As COVID-19 cases surged this spring, the pandemic led some people more than others to ponder their own mortality. A new study in China and the United States suggests that these people were the ones who showed the highest levels of stress and the least engagement at work.
But the research also uncovered a bright spot: The right kind of boss helped reduce stress and increase engagement and pro-social behavior in their workers who were anxious about COVID-19.
“A global pandemic can lead some people to think about their own mortality, which will understandably make them more stressed and less engaged at work,” said Jia (Jasmine) Hu, lead author of the study and associate professor of management and human resources at The Ohio State University’s Fisher College of Business.
“But business leaders who are attentive to employees’ emotional needs and unite them behind a common purpose made a positive difference
In a collaborative effort between scientists and personnel on military bases in 31 states in the continental U.S. and Puerto Rico, researchers surveyed for an infection caused by an emerging fungal pathogen that afflicts snakes. The effort found infected snakes on military bases in 19 states and Puerto Rico, demonstrating that the fungus is more widely distributed than was previously known. The team reports the findings in the journal PLOS ONE.
“Ophidiomycosis — formerly known as ‘snake fungal disease’ — is an emerging infectious disease caused by the fungus Ophidiomyces ophidiicola,” said Dr. Matt Allender, a professor in the veterinary diagnostic laboratory at the University of Illinois Urbana-Champaign who led the new study. “It has been documented in over 15 genera of wild and captive snakes. Infection with the pathogen causes a wide range of clinical signs in snakes, from difficulty shedding skin, to crusts and ulcers on the
Exercise intensity appears to make no difference to risk of mortality among older adults, suggests a randomised controlled trial from Norway published by The BMJ today.
Physical activity has been highlighted as one of the most important actions people of all ages can engage in to improve health, and data from observational studies show that early death is significantly reduced in physically active compared with inactive individuals.
Yet high quality clinical trial evidence on a potential direct (causal) relation between current advice on physical activity levels and longevity is lacking.
So an international research team set out to evaluate the effect of five years of supervised exercise training compared with recommendations for physical activity on mortality in older adults (70-77 years).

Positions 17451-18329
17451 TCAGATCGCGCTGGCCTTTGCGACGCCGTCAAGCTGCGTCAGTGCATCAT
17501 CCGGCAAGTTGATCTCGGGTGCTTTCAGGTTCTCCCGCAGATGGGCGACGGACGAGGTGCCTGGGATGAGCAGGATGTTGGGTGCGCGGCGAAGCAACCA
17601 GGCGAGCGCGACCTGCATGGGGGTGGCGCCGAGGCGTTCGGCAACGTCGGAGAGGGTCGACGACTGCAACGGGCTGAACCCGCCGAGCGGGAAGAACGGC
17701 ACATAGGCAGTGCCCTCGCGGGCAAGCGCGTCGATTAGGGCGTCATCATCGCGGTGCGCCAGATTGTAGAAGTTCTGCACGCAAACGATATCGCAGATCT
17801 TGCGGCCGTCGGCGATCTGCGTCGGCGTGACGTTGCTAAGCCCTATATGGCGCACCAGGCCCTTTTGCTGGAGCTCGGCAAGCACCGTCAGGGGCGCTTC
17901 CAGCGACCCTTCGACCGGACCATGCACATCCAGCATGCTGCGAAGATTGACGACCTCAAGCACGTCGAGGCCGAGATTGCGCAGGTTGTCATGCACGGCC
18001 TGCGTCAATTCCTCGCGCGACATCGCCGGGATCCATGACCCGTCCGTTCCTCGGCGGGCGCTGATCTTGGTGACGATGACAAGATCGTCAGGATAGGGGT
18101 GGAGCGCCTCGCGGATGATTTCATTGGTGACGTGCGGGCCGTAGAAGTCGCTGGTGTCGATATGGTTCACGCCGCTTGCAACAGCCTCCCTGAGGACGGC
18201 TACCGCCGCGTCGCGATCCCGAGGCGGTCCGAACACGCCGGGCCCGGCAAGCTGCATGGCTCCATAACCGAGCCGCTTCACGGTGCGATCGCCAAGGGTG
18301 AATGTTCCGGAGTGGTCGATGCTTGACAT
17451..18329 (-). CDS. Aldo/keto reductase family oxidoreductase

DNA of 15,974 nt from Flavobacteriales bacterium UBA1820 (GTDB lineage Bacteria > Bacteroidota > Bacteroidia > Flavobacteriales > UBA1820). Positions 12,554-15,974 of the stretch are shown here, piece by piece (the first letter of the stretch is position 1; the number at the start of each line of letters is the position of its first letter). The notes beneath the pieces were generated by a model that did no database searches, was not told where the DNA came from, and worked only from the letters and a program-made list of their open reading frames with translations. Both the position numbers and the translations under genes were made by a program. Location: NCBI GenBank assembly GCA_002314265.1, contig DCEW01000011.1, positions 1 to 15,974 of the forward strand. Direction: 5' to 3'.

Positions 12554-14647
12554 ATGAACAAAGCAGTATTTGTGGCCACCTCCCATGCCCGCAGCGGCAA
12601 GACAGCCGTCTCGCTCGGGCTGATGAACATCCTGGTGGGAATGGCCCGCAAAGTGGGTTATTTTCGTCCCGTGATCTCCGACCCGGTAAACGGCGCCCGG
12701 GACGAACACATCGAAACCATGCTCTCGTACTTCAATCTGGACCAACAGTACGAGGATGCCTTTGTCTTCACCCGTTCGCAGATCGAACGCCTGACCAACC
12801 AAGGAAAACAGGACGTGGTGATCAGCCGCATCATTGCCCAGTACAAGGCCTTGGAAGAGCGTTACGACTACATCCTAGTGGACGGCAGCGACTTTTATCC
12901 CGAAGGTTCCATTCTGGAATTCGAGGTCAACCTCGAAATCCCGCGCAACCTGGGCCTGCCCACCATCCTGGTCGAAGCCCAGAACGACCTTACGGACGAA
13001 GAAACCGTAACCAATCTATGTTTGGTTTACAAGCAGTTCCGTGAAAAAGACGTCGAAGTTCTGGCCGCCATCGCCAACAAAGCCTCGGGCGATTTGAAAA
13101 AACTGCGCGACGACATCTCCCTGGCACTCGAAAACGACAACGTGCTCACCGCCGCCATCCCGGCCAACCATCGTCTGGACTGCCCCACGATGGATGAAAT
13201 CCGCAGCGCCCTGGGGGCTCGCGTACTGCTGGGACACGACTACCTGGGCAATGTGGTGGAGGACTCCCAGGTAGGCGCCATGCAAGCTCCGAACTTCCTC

The trial involved 1,567 participants (790 women and 777 men) living in Trondheim, Norway, with an average age of 73 years. In total, 87.5% of participants reported overall good
Brain cells have been found in exceptionally preserved form in the remains of a young man killed in the eruption of Mount Vesuvius almost 2,000 years ago, an Italian study has revealed.
The preserved neuronal structures in vitrified or frozen form were discovered at the archaeological site of Herculaneum, an ancient Roman city engulfed under a hail of volcanic ash after nearby Mount Vesuvius erupted in the year 79.
Intact brain cells discovered in skull of man killed in Vesuvius eruptionPhoto: Pier Paolo Petrone
“The study of vitrified tissue as the one we found at Herculaneum… may save lives in future,” study lead author Pier Paolo Petrone, forensic anthropologist at Naples’ University Federico II, told AFP in English.
“The experimentation continues on several research fields, and the data and information we are obtaining will allow us to clarify other and newer aspects of what happened 2000 years ago during
Rising nitrous oxide (N2O) emissions are jeopardizing the climate goals of the Paris Agreement, according to a major new study by an international team of scientists.
The growing use of nitrogen fertilizers in the production of food worldwide is increasing atmospheric concentrations of N2O—a greenhouse gas 300 times more potent than carbon dioxide (CO2) that remains in the atmosphere for more than 100 years.
Published today in the journal Nature, the study was led Auburn University, in the US, and involved scientists from 48 research institutions in 14 countries—including the University of East Anglia (UEA) in the UK—under the umbrella of the Global Carbon Project and the International Nitrogen Initiative.
The aim was to produce the most comprehensive assessment to date of all global sources and sinks of N2O. Their findings show N2O emissions are